I wrote last week about the first half of our recent visit to sunny Jersey, the largest of the Channel Islands. After a fairly hectic weekend, which saw my extremely jet-lagged wife returning from a week working in even sunnier Texas, I’m finally getting around to telling you about the second half.
We started day two of our adventure by wandering into the centre of St. Helier and taking a bus out to the western end of the island. Given that the previous day had been so glorious, we were somewhat surprised to find the whole island shrouded in a dense cloud of white. It was so foggy, in fact, that the airport was closed and they hadn’t even managed to fly in the morning newspapers.
We wandered northwards along the beach, listening to the sound of early morning surfers and dog walkers emanating from deep inside the murk. In the distance, we saw a group of horses and their riders out for their morning exercise. It was kind of spooky as they loomed up out of the mist, only to disappear again as they headed on their way. (In fact, we thought it might be the apocalypse, until we realised there were only three of them.)
After our walk, we leapt onto another bus (Jersey’s bus system is very good, by the way) to the Durrell Wildlife Park, one of the island’s main tourist attractions. As you can see from the photo below, by this time the weather had cheered up significantly, with the sun now just as brilliant as the day before. The newspapers were, no doubt, well on their way.
The wildlife park is home to all sorts of animals and birds, from gorillas to meerkats. (My wife would like me to point out at this juncture that she has been a fan of meerkats since long before they became famous and got their own adverts, TV series, etc.*)
The frogs were particularly photogenic…
They were also adept at posing for the camera. This little fella clearly has designs on his own TV or postcard franchise…
I was rather jealous of the Orang Utans, who had an amazing enclosure that I would have absolutely loved to have had as a kid. Admittedly, their native forests are being destroyed so that we can have cheap peanut butter (buy palm oil free peanut butter, people), but some of the lucky ones do get to hang out in places like this. Note in particular the one right at the front, who has found himself a sack to sit under.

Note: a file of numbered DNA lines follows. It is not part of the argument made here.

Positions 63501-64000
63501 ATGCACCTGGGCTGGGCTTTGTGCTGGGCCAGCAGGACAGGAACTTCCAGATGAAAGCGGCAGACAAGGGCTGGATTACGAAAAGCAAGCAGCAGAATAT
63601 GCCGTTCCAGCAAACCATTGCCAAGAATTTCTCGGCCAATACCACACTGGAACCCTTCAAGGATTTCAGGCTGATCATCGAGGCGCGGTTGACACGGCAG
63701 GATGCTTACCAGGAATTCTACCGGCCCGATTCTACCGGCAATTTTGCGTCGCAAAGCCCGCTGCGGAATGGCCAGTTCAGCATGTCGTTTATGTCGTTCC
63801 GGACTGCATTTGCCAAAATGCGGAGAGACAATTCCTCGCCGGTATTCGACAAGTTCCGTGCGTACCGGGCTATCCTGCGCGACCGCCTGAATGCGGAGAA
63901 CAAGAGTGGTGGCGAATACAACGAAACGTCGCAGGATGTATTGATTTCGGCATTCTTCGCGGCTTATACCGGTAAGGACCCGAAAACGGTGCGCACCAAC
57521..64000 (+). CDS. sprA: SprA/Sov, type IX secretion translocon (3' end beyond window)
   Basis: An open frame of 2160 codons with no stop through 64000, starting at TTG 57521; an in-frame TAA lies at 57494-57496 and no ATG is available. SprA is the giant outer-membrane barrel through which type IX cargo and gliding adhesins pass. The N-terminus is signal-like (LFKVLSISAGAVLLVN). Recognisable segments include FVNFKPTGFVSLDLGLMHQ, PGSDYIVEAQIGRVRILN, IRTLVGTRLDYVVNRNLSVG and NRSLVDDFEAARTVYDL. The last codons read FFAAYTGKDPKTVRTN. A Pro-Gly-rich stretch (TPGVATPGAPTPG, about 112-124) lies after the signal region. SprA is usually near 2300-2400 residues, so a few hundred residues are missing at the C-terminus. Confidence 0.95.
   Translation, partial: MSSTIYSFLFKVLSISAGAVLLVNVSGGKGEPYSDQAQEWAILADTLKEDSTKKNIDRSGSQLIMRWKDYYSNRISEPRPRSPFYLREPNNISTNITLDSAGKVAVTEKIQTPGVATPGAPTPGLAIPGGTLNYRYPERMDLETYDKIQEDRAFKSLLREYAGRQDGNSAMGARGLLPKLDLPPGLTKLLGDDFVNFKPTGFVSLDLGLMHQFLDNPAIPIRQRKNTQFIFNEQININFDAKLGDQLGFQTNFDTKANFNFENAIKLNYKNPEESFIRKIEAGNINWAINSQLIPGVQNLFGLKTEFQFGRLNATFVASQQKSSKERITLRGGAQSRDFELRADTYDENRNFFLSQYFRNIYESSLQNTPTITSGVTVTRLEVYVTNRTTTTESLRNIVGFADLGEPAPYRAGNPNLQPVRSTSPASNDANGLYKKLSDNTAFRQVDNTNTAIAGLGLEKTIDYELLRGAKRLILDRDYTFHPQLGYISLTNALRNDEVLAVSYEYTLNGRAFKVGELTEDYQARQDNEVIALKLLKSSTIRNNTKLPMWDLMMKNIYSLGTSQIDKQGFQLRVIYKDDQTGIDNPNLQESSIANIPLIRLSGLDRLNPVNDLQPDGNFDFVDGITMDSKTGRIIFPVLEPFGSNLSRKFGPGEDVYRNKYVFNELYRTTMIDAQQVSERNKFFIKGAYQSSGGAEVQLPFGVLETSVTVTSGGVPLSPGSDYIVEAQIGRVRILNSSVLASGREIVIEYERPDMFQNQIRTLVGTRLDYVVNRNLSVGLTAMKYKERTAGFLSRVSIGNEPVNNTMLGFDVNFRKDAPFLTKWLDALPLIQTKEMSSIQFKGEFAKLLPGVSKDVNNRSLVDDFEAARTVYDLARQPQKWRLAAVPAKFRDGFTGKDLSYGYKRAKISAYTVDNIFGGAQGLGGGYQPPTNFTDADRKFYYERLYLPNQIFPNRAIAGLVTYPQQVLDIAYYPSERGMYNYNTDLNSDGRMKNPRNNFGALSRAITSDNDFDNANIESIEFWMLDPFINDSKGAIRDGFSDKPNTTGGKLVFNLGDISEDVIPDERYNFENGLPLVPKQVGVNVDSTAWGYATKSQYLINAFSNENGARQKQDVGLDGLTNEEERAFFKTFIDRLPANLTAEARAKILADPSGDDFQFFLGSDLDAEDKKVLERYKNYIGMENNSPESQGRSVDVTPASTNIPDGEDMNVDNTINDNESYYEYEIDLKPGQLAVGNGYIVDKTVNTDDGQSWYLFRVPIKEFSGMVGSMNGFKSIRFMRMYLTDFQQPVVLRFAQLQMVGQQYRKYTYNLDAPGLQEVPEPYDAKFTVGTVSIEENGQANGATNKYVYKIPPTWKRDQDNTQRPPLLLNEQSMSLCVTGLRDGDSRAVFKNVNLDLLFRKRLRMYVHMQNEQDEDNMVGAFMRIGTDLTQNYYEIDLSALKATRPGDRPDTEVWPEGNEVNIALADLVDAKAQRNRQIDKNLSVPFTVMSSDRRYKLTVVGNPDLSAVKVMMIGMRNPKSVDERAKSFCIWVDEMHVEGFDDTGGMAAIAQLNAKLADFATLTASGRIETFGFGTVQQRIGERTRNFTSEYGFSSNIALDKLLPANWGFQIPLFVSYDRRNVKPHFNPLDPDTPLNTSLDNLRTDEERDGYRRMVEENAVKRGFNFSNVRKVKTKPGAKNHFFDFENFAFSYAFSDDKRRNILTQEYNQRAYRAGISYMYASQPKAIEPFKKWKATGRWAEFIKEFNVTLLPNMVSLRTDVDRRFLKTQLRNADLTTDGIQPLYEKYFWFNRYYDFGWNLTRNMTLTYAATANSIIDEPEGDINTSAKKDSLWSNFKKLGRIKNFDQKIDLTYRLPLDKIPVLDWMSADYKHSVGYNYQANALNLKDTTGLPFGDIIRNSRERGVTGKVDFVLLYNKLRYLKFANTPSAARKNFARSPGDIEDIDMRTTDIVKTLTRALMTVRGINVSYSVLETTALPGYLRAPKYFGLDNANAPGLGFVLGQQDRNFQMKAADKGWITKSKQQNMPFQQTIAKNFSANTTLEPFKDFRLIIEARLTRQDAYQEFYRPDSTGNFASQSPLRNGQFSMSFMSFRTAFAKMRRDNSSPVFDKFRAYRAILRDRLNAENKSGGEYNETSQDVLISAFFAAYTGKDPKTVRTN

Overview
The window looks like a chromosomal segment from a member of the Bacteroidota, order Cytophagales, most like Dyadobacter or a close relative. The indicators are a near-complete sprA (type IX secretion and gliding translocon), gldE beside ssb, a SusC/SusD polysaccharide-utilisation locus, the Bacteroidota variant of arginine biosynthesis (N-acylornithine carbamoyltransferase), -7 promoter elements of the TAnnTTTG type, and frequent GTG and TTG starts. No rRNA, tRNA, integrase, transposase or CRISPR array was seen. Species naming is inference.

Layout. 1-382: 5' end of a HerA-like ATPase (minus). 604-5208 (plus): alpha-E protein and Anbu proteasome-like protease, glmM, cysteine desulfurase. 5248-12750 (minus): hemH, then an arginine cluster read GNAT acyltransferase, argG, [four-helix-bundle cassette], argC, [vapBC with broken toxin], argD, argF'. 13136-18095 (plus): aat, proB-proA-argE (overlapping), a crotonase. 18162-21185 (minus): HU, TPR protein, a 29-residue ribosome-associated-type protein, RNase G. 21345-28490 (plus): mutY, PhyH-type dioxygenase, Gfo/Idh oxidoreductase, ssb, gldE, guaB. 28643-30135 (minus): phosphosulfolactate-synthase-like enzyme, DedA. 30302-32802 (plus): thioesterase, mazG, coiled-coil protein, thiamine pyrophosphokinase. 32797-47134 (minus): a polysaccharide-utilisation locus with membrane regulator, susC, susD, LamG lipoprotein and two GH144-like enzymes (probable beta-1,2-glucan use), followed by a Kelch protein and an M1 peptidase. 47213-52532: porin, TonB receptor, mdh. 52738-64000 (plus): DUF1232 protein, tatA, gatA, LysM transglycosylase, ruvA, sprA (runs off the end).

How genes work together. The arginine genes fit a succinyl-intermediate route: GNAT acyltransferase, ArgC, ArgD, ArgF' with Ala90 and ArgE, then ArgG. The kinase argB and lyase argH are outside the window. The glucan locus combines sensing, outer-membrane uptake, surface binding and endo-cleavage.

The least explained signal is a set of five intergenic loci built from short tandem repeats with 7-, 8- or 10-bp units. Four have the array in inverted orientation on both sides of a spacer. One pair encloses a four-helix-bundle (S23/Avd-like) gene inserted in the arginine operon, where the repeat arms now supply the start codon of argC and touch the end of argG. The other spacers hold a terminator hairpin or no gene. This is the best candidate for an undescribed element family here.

I’m not sure whether zoos are a good or a bad thing, but if they can help more people to understand that animals like Orang Utans are essentially just like us but more hairy, and should be treated with respect, then that’s clearly a good thing. In fact, we should treat all animals with respect, whether they look a bit like us or not. Sorry, rant over.
Oh, and on a lighter note, we even had our very own ‘bigfoot’ moment…
As the weather got warmer, the animals sought out shelter wherever they could find it. The ducks, on the other hand, headed for the water to cool down. This one seemed to be having a particularly good time. (And despite the impressively huge fountain of water, I was surprised to see that the duck itself was actually really, really tiny.)
After the wildlife park, we caught another bus (I’ve never been on so many buses in just two days, or possibly even in my entire life) and headed out to Gorey, a fishing village on the eastern end of the island. Over the village looms the castle of Mont Orgueil, which was built in the early 1200’s to protect the island from the French. So yes, it is perhaps a little surprising that they decided to give it a french name. But it does provide a very stunning backdrop to the village, perched on its rock looking out to sea.
France is only a short hop across the water, so close that we could just see it through the haze. France is the darker line along the horizon, in case you’re wondering, not the little rock with the stick on it. That’s still Jersey.
Beneath the cliff, a little lobster boat pottered about just off the beach. They didn’t seem to be in any particular hurry, but there again who would be on a day like this.
In fact, looking out across the tiny harbour from the end of Gorey pier, it’s difficult to see how anyone could want to be anywhere else. All in all, a great couple of days on a fantastic and extremely beautiful island. We’ll definitely be back.
* For any readers not in the UK who are wondering what on Earth I am talking about, I should point out that cuddly – though somewhat disturbing – meerkat toys are used in the UK to advertise a particular car insurance comparison website. And meerkats in the Kalahari – actual ones, this time – are the subject of a fairly long-running TV documentary series.